What the Expert Panel Says: Yeats and JWB think that there’ll be a Welsh dressing on the final score in Paris. Everyone else believes that there’s still enough of the old Bleus in PSA’s vanilla France to tame the Dragons.
Ireland v England
Sunday, 1 March, 3pm (local time)
Ireland coach Joe Schmidt has arguably the finest tactical rugby brain on the planet – and it’s a safe bet that he has been working on ways to disrupt the natural game of England’s on-field rugby brainiac, fly-half George Ford in what has been billed as the decider of the 2015 Six Nations.
Expect someone like Devin Toner or Jordi Murphy – in for the injured Jamie Heaslip – to have one job on Sunday afternoon – do to Ford what Serge Betsen did to Jonny Wilkinson way back in 2002. Hunt him down. Put him down. Keep him down. Knock him off his game.
But Schmidt’s best-laid plans were themselves forced into a late change when Mike Brown failed to recover from the concussion he suffered against Italy in time to play in Dublin. It means England have a failsafe. Brown’s replacement, Alex Goode, can take over as first receiver if needed.
So, Ireland will need him to have something else to worry about. Enter Jonny Sexton and Connor Murray. They will probably launch bomb after box kick after bomb at England’s back three – Anthony Watson, Goode and Jack Nowell – who comes in for the disappointing Jonny May after more than a year in the international wilderness.
It’s not a subtle tactic. It’s brutally simple, in fact. But try to stop it. It can be almost impossible to deal with, especially if a pinpoint Sexton kick is set to arrive at the same instant as a chasing Tommy Bowe, Rob Kearney or Simon Zebo.
The trick, the only trick, is to catch the ball clean and keep hold of it.
Alternatively, if Watson or Nowell try to creep forward, they will be pegged back by a kick into the wide open spaces they have left behind.
That’s probably – part of – Schmidt’s plan. The question is, what can England do to counter it?
Simple. Keep calm and carry on. Coach Stuart Lancaster has done his bit by keeping faith with the players who manufactured the wins over Wales and Italy.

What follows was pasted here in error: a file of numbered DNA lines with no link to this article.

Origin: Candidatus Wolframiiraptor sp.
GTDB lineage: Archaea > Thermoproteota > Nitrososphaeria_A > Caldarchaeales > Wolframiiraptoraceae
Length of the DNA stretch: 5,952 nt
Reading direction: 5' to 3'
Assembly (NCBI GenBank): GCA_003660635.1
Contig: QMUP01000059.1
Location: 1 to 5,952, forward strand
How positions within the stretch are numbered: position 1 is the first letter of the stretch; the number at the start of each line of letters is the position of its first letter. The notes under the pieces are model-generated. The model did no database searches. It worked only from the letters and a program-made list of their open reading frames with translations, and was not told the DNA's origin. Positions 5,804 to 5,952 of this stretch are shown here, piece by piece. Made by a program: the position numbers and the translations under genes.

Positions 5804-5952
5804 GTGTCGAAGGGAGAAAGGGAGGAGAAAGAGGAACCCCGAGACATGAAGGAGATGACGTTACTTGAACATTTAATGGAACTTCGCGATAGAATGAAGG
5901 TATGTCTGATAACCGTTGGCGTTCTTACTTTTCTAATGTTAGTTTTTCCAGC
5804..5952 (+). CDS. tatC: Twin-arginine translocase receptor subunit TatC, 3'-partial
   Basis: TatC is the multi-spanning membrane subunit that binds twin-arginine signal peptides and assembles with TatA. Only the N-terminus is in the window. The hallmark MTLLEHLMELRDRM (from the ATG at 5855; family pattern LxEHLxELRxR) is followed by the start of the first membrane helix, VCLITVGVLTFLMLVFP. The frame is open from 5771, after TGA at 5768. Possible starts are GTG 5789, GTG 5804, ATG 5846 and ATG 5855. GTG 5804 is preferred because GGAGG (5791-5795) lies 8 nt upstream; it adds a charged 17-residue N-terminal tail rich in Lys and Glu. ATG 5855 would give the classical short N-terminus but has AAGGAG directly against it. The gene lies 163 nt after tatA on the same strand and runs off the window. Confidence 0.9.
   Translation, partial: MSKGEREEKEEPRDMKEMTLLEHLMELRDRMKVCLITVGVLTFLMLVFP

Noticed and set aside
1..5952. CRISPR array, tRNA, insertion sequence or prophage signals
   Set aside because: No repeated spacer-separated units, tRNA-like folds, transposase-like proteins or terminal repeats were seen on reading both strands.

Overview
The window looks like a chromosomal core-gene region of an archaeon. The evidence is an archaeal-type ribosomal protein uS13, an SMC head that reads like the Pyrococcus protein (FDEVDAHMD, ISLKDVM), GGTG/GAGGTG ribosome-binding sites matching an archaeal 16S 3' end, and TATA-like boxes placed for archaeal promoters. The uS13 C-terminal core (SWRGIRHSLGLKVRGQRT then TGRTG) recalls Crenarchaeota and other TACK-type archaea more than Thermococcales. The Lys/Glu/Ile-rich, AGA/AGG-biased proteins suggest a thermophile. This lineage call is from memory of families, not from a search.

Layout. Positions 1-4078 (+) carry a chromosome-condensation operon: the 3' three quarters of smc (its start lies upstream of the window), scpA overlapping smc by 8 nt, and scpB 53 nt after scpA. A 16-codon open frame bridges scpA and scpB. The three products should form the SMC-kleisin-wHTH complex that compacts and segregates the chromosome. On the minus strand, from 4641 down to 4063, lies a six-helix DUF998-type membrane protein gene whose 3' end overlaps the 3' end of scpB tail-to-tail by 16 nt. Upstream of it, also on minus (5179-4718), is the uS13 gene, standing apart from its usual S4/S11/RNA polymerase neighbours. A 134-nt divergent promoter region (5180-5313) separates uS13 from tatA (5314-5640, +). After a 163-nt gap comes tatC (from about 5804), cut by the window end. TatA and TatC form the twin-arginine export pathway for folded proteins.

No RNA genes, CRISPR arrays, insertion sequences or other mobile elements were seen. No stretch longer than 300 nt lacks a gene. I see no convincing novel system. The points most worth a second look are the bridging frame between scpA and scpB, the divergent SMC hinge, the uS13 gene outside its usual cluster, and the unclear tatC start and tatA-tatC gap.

It means there is still no place for Geoff Parling, Tom Wood, Courtney Lawes, Alex Corbisiero, Brad Barritt or Kyle Eastmond. In fact, Lancaster has made only two changes to his side – and only one of them is tactical.
Nowell’s inclusion strengthens England’s ability to deal with Ireland’s predicted aerial assault – and comes as no surprise after May’s dismal form in the opening two games.
Meanwhile, Luther Burrell and Jonathan Joseph will cause trouble for better midfield pairings than Jared Payne and Robbie Henshaw – who are admittedly no slouches but who are a little narrow in their thinking and their play.
This match, as it has been since Ireland ended England’s Grand Slam hopes in 2011 with a 24-6 win in Dublin, will be won by the best defence.
And, since that 2011 defeat, England have won every game against Ireland, including that brutal 12-6 encounter in a rainstorm in the Irish capital two years ago. Five in a row is not beyond them. Just don’t expect there to be much in it.
What our Expert Panel Says: More division among the RWU ‘experts’ here – though this is at least understandable. Yeats, unsurprisingly, has gone for the men in green, as has JWB and Blaber. Harrington, Hall and Loyd, however, think England can make it five in a row – and Loyd is so sure of himself that he says there’ll be an eight-point gap by the time the final whistle blows. Now, that’s confidence.
Feel free to add your thoughts below. And please look for and “Like” our Facebook Rugby Wrap Up Page and follow us on Twitter@: RugbyWrapUp, James Harrington, Scheenagh Harrington, Junoir Blaber, Nick Hall, Jamie Wall, DJ Eberle, Cody Kuxmann, Jake Frechette, Jaime Loyd, Karen Ritter and Declan Yeats, respectively.
And we just had to include this:
Why did the llamas escape yesterday? To play #rugby of course #llamadrama pic.twitter.com/5jc6FPhZBK
— USA Sevens Rugby (@USASevensRugby) February 27, 2015